[FIGURE 5 OMITTED]

5.1 Associated colored graph

Definition 10 (AND transformation and Associated Colored Graph). An AND transformation consists in replacing each edge e = {u, v} of the multi-colored graph (a multi-colored edge) by a subpath of length k = |C(e)|, [P.sub.e] = {[e.sub.i] = ([u.sub.i], [u.sub.i+1]), 0 [less than or equal to] i [less than or equal to] k}, with [u.sub.0] = u and [u.sub.k] = v, and then mapping the k colors of C(e) on the k edges of [P.sub.e]. The resulting graph is mono-colored and called the Associated Colored Graph obtained by the AND transformation.

The AND transformation corresponds to the natural interpretation of the colors as SRLGs: the failure of a single SRLG is sufficient to break a link. Since the mapping of colors to the edges is arbitrary, a multi-colored graph has several distinct Associated Colored Graphs. For instance, an AND transformation applied to the multi-colored graphs of Fig. 5(a) may result in the colored graphs of Fig. 5(b) with all colors of span 1, or in the colored graph of Fig. 5(c) with all colors of span > 1. In view of the preceding sections it is interesting to do an AND transformation which gives an Associated Colored Graph of span 1 if possible or with the minimum number of colors with span > 1.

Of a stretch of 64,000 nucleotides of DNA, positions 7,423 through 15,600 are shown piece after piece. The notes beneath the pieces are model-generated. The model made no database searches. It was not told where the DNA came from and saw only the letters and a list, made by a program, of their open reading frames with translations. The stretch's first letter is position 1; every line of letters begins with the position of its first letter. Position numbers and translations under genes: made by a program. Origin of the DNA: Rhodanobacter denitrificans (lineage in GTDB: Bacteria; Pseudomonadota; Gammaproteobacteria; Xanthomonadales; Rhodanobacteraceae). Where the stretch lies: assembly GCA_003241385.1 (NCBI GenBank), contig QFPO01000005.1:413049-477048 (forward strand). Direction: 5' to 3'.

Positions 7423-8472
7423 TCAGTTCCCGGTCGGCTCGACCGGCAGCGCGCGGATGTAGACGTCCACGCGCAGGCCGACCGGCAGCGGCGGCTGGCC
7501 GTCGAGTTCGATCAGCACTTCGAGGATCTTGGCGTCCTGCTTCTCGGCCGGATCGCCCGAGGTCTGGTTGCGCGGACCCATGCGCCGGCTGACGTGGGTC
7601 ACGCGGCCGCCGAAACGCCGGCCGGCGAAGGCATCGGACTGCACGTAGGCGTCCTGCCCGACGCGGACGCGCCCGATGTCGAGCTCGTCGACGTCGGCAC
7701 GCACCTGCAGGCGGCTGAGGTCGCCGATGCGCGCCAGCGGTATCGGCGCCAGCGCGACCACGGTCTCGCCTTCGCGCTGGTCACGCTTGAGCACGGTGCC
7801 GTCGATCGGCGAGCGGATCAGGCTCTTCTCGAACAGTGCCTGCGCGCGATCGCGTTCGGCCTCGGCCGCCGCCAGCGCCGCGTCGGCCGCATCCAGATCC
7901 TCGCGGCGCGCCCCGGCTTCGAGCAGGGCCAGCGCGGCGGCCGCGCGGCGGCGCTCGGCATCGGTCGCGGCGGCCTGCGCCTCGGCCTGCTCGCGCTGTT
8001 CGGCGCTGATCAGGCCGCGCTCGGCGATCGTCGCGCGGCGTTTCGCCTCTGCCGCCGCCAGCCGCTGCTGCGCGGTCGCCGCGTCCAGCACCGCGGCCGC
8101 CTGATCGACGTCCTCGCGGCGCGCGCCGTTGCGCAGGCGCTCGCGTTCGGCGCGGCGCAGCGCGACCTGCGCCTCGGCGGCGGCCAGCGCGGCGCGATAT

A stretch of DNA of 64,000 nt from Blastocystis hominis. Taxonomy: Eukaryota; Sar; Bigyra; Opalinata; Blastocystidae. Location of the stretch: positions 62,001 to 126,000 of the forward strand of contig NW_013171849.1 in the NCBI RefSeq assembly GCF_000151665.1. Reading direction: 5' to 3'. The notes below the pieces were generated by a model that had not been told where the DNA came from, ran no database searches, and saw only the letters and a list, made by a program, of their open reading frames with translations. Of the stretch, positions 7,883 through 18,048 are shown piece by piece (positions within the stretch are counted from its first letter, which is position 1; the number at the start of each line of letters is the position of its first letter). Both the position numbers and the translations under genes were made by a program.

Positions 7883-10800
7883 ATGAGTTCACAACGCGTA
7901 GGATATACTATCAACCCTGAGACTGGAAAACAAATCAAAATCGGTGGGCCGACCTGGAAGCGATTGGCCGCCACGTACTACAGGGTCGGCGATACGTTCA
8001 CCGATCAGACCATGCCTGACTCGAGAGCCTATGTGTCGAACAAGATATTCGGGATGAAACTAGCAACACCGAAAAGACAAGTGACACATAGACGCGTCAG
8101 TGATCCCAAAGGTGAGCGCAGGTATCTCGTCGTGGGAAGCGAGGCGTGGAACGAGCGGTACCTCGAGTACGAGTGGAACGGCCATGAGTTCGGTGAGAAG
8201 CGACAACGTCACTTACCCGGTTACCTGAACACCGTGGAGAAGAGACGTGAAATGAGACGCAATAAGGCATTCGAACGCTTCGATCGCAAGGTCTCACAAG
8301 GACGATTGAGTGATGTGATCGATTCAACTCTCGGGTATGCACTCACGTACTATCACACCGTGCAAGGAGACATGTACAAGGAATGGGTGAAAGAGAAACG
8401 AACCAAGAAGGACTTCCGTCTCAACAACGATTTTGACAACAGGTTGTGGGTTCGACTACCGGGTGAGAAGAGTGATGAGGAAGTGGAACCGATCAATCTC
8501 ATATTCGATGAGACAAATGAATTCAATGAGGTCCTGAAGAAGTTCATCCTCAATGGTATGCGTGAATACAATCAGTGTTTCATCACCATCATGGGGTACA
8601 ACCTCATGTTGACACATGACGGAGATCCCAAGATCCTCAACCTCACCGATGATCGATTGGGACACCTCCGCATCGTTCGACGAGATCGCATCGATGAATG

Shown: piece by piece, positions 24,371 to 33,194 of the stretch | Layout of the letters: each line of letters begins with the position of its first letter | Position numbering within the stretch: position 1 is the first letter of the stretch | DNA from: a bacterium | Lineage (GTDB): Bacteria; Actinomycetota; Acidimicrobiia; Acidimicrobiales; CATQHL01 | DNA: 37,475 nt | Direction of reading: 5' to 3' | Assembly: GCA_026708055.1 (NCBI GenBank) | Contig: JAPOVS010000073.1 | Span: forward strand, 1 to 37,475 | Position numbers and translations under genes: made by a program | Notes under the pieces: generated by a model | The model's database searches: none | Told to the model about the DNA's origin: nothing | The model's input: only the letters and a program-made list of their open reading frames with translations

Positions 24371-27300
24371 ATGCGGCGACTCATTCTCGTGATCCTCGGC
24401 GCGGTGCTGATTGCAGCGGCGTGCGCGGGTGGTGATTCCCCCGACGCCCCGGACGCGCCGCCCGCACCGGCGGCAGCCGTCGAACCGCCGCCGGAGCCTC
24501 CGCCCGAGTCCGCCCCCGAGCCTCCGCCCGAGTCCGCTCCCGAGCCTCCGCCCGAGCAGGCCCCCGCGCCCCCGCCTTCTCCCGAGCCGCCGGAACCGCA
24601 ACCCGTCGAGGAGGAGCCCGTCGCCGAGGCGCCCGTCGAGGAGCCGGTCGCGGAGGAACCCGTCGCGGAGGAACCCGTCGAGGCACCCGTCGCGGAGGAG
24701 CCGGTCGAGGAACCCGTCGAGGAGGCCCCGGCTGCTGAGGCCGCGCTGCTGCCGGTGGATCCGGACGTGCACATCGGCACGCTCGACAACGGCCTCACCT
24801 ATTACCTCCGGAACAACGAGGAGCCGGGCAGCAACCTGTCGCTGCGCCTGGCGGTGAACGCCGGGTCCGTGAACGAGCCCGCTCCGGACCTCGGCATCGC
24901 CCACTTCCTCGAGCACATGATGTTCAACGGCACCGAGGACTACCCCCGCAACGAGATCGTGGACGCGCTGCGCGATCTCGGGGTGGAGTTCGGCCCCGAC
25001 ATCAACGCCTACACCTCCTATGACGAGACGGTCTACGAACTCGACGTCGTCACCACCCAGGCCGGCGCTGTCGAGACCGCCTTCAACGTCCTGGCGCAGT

In an AND transformation, when an edge {u, v} is replaced by a subpath, the color c which appears on the first edge of the subpath will be said to be attached to u and the color c' which appears on the last edge attached to v. If the edge {u, v} is mono-colored with color c, color c will be considered as attached to both end vertices.

5.2 Decision problem

We now show that deciding whether a multi-colored graph can be transformed into a colored graph of span 1 or not can be done in polynomial time. Then we will extend the algorithm to obtain an algorithm finding whether, for a given k, a multi-colored graph can be transformed into a colored graph with at most k colors of span > 1. Once a bound K on the number of colors of span > 1 is found with this algorithm, it will be possible to determine by sequential or binary search the maximum number of colors of span 1 in an associated colored graph of the initial multi-colored graph.